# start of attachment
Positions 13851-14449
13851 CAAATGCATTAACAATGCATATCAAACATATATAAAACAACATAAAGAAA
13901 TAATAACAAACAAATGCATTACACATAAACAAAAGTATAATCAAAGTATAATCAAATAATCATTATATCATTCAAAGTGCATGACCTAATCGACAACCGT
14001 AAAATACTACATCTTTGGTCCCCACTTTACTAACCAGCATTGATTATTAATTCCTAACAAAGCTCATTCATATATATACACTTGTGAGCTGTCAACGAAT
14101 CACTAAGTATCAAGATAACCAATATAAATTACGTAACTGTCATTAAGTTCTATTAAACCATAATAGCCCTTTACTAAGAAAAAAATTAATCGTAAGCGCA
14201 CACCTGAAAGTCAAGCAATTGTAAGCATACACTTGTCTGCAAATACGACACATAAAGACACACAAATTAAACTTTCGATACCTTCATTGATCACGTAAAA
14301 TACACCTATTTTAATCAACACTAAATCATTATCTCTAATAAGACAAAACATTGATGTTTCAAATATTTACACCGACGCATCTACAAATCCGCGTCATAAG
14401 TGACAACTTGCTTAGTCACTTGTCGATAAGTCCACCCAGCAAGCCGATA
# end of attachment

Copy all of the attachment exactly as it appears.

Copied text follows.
Positions 13851-14449
13851 CAAATGCATTAACAATGCATATCAAACATATATAAAACAACATAAAGAAA
13901 TAATAACAAACAAATGCATTACACATAAACAAAAGTATAATCAAAGTATAATCAAATAATCATTATATCATTCAAAGTGCATGACCTAATCGACAACCGT
14001 AAAATACTACATCTTTGGTCCCCACTTTACTAACCAGCATTGATTATTAATTCCTAACAAAGCTCATTCATATATATACACTTGTGAGCTGTCAACGAAT
14101 CACTAAGTATCAAGATAACCAATATAAATTACGTAACTGTCATTAAGTTCTATTAAACCATAATAGCCCTTTACTAAGAAAAAAATTAATCGTAAGCGCA
14201 CACCTGAAAGTCAAGCAATTGTAAGCATACACTTGTCTGCAAATACGACACATAAAGACACACAAATTAAACTTTCGATACCTTCATTGATCACGTAAAA
14301 TACACCTATTTTAATCAACACTAAATCATTATCTCTAATAAGACAAAACATTGATGTTTCAAATATTTACACCGACGCATCTACAAATCCGCGTCATAAG
14401 TGACAACTTGCTTAGTCACTTGTCGATAAGTCCACCCAGCAAGCCGATA